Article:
The heaviest portion of a modern soldier's gear these days might be the multiple batteries he or she has to lug around in combat. That's the word from the U.S. Director of Defense Research and Engineering (DDRE), John Young, who is offering a million dollar prize for the inventor who can come up with the most efficient Wearable Power System. The purpose of the new contest is to "provide superior technical solutions for the individual energy needs of Soldiers, Marines, Airmen and Sailors in the field," the DDRE announced on a special Web site. "We seek a wearable power system that lasts four days and reduces the weight of the battery load typically carried by those in the field."
To win the top prize (or cash grants of US $ 500 000 for second and $250 000 for third places), you have to construct the best working prototype of a vest-attachable power unit that can run for 96 hours, weigh 4 kilograms or less, and generate 20 watts on average with peak operation of up to 200 W. In the case of systems with identical mass, a secondary wearability criterion will be used, the DDRE said. Wearability is measured by the maximum thickness of the system as it protrudes from the body when attached to a garment, with the winner being the thinner.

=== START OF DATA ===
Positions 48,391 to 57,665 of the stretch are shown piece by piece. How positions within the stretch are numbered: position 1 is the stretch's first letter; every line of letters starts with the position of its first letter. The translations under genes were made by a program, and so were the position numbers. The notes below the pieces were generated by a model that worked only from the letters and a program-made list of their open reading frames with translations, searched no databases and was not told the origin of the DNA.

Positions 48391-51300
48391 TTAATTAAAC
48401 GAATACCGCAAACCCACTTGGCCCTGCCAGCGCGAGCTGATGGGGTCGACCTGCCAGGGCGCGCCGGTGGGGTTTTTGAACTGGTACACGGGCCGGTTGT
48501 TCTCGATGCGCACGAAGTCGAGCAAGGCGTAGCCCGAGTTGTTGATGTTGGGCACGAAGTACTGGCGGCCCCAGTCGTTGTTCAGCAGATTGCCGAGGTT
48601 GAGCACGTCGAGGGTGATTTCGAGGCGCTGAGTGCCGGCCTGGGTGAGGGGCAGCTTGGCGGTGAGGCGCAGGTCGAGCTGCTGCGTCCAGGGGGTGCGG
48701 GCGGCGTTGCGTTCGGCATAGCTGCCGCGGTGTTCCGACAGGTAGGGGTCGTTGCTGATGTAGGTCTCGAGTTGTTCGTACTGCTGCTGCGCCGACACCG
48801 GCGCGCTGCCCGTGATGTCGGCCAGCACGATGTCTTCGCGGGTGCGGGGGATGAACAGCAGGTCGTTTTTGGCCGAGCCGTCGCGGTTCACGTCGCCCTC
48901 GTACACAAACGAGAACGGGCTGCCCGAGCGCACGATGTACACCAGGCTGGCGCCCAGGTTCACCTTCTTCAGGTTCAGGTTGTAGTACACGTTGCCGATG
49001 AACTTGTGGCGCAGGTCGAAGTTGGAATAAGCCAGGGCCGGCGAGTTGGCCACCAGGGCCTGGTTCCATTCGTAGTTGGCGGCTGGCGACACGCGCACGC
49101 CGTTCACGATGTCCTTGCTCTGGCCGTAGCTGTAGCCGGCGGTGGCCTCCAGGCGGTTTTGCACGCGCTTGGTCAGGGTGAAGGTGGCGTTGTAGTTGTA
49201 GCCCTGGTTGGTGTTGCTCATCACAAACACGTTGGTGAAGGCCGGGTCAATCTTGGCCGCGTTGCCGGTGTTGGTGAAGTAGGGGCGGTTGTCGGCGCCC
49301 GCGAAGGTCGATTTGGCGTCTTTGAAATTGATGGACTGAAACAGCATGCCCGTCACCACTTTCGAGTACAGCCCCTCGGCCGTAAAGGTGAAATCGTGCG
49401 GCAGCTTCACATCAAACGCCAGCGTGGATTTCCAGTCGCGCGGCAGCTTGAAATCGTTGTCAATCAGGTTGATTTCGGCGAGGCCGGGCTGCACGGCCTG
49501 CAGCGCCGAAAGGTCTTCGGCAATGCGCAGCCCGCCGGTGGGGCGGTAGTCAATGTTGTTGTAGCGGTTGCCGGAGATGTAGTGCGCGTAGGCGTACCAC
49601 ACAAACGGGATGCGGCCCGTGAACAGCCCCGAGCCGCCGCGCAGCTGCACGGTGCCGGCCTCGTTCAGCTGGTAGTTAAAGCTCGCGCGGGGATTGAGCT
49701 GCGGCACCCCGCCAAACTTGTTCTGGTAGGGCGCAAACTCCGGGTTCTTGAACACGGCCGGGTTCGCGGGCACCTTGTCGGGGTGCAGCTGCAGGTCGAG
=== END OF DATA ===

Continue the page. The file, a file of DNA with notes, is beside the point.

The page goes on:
Entrants must register applications with the DDRE by 30 November 2007 (with some nationality restrictions applicable). The competition -- which will be judged by senior-level government scientists, engineers, and military personnel -- will consist of both bench and field tests. The winning entries will be announced in autumn of next year.
The Department of Defense said in a press release that batteries are essential to the mission of individual combat personnel, who must lug around about 8 kg or more of power packs to run the radios, night vision devices, global positioning systems, and other items needed to maintain superior fighting capability.
"In many missions the batteries are heavier then the ammunition they are carrying," Dr. William S. Rees Jr., the Deputy Undersecretary of Defense for Laboratories and Basic Sciences told the CNN news service. "We'd like to reverse that ratio."
In the field-test portion of the competition, CNN reported, the top performing systems will take part in an 8-hour trial meant to mimic real life troop activities. Competitors will strap on the prototypes and "subject their power systems to periods of walking, lying prone, outdoor environmental conditions, potentially short-term cold chambers, and off-wearer operation in an airtight container."
So for all you aspiring battery-system inventors, here's your chance to demonstrate your skills at lightening the load service members will be toting into dangerous environments in the future. They could win you a million dollars.